Africare News Release
Africare's Male Empowerment Project in Zimbabwe is challenging traditional by increasing male involvement in home-based care services given to rural people living with AIDS. The project equips men with the training and support necessary to become effective secondary caregivers — encouraging a new generation of healthcare givers in Zimbabwe to be "man enough to care. " Below is the story, straight from Africare/Zimbabwe.
Male caregiving in Zimbabwe.
Dedicated to Care: Empowering Male Caregivers in Zimbabwe
An article from the Health & Development Networks Key Correspondent Team
MUTASA DISTRICT, ZIMBABWE, October 29, 2007 — Justin Rangai, 66, from Zimbabwe's eastern Mutasa district, used to stand by helplessly as he watched his wife bathe and dress his seriously ill brother. He felt there was little he could do to help; and like many men, Justin felt disempowered. His brother died in 1992 and by 2002, when Africare launched its Male Empowerment Project in Mutasa, Justin was convinced that men need to play a bigger role in providing care to critically ill people.
The empowerment project, which is partially funded by Irish Aid, was one of the first programs designed to tackle the overwhelming non-involvement of men in AIDS care. The project sought to change certain behavioral trends and challenge existing social and gender norms.
"Women were already mobilized and were working with the local clinic to provide assistance to patients in the community," Justin said. "It was apparent that men had to get involved in care work too. I decided to join so as to lead by example in caring for people living with HIV."
Traditionally, the female members of family units in Justin's community had taken care of their sick relatives. But since the incidence HIV has risen in the area, the burden of care has become too difficult for the women to bear alone and men are increasingly being called on to lend a hand.
In 2002, Africare conducted a baseline study within the community and concluded that men needed to be empowered and mobilized if people living with HIV were to be effectively cared for in a home-based setting.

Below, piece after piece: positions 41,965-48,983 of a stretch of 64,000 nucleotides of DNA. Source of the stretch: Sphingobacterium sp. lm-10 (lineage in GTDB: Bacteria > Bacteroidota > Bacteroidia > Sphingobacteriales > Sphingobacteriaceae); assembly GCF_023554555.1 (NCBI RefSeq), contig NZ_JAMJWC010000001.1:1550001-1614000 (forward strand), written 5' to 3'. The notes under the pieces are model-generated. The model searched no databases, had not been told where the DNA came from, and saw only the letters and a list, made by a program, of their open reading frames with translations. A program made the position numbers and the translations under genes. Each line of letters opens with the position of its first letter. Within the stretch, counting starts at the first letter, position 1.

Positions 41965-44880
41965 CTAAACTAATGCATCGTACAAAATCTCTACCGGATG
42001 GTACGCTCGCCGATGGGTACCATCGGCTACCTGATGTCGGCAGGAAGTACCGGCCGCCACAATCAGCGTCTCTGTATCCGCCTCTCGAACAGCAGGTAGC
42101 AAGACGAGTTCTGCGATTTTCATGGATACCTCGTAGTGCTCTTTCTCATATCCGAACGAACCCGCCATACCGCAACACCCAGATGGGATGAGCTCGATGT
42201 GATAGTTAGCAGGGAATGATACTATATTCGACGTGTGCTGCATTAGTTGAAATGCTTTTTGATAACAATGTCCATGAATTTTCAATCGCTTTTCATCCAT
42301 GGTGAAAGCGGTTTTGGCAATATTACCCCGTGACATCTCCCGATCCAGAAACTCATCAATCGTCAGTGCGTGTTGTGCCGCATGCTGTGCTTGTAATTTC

"Home-based care is not like a hospital, " Justin said. "It is only helping to look after patients. We refer patients to the hospital when they are sick."
To prepare men for volunteer work, Africare provided training and home-based care kits to all the men involved in the empowerment project. But several problems, such as the erratic nature of subsequent refresher courses and the lack of transport available to the men involved, initially held the program back.
In response to these issues, Africare distributed bicycles to men to allow greater access to people living with serious diseases in other parts of their communities.
"We devote ourselves to the work, but most men [still] refuse to join ...," Justin said. "Some of the men have said that they fear getting infected with HIV. "
Other problems, including the lack of food security in Justin's community, have hampered the success of the project and have left many would-be patients unwilling to become involved. But with the help of food handouts from the World Food Program and irrigation kits from Africare, increasing numbers of people living with HIV are seeking help from men like Justin.
"When the food came, more people with came forward. Actually, the food made people more open ..., " Justin said. "I am doing this good work not just for other people but because it will eventually come back to my family. "